My name is Jill Perez and I grew up here in sunny San Diego. After high school, I attended junior college and had absolutely no idea what I wanted to do with my life. It was a chance encounter with a friend who mentioned I could continue my college classes and work as a teacher’s assistant in a school to earn some extra money. I had no idea that this decision would alter the course of my life so greatly.
I never knew I wanted to be a teacher. It wasn’t even on my radar as an option. But as I began my new job as a teacher’s assistant in a 6th grade classroom, I quickly fell in love. I was only a few months into my new job, when the principal asked to see me. In all of my years of schooling, I had never been called to the principal’s office. I nervously listened as she mentioned that there would be a new student attending our school. This student was one of the first with Down Syndrome to ever be included in the district. I couldn’t believe that the principal was asking ME to work as a one-on-one aide for this student. I mean, what did I know? I had only had the job a few months and was just beginning to get the hang of things. But luckily, she saw something in me that I didn’t. She saw my potential. She introduced me to Matt, and as they say, the rest is history. I was hooked. I saw the power of inclusive schooling for Matt and I suddenly realized my new passion. A passion to advocate for inclusion and to make inclusive education a reality for all students with disabilities.
I currently wear several hats in education, but first and foremost, I am a special education teacher. I have been teaching for over 22 years and have experience in teaching in grades K-8. I currently work at the Thompson Policy Institute on Disability at Chapman University where we work to impact education policy by linking research, policy, and practice with the goal of creating equitable and enviable lives for all people with disabilities. I also have my own consulting company where I work as an inclusion coach and consultant to provide inclusion support to help families, schools and districts improve systems for inclusion. Finally, at CSUSM I work as a University Supervisor to support teacher candidates in their quest to become special educators.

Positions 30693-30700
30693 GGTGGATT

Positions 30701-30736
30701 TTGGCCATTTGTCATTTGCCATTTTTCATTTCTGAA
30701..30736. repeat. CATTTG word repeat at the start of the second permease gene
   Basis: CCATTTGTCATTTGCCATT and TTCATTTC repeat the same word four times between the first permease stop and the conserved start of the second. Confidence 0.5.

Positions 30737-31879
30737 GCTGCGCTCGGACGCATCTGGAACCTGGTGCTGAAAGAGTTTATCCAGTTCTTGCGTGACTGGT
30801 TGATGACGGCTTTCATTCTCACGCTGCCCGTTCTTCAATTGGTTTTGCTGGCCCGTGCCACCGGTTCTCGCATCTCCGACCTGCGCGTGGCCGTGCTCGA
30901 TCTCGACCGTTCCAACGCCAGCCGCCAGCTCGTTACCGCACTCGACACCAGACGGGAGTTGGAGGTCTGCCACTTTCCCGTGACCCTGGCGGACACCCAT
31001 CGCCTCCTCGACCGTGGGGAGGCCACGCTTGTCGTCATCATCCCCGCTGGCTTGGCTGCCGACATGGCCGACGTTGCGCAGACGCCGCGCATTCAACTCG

After completing my Bachelor’s degree at CSUSM in 1998, I entered the CSUSM credential program the following summer and became one of the first teacher candidates to work as an intern in a school district in 1999. While I worked and learned, I attended classes at night to obtain my general education and special education credentials. I was completely credentialed by 2001. In 2003, I attended San Diego State to complete my Master’s Degree in Curriculum and Instruction.
What was something that you learned that you carry with you in your current position?
I learned early on that teaching is much more than just working with your students. I learned that it is important to keep an open mind, keep learning, keep growing and keep finding ways to stretch yourself. This job is not easy, but if you keep learning and gaining more skills, knowledge, and experience, you will have more to offer this world. And you never know where the world will take you!
What is a tip you would give to current students?
If you are planning to become a special education teacher, don’t wait to get your Moderate/Severe credential! I know that taking a class or two after your other credentials is not always easy, but I promise, it is worth it! You never know when you will need it. Although your credential may specifically place you with a certain population, students do not fit in those categories so easily. When you are out there doing the work, you want as many tools possible to support all of the students on your caseload.
What is something you recently accomplished?
I recently began a job as a Grant Development and Resource Coordinator. I have never worked on a grant before, but I am learning quickly. We recently finished our first phase of writing and when all is said and done, we hope to open a technical assistance center in California that will support Educator Preparation Programs to improve their programming so that teachers are better prepared to work with students who have been historically marginalized, including students with disabilities.
What is something we might not know about you?
I have a twin sister who also graduated from CSUSM. Our names are located on a stone brick together on the wall of the library. Our uncle is the architect that drew the rendering of the library while we attended and our mother surprised us by dedicating a brick to us. Our family will always be a part of CSUSM!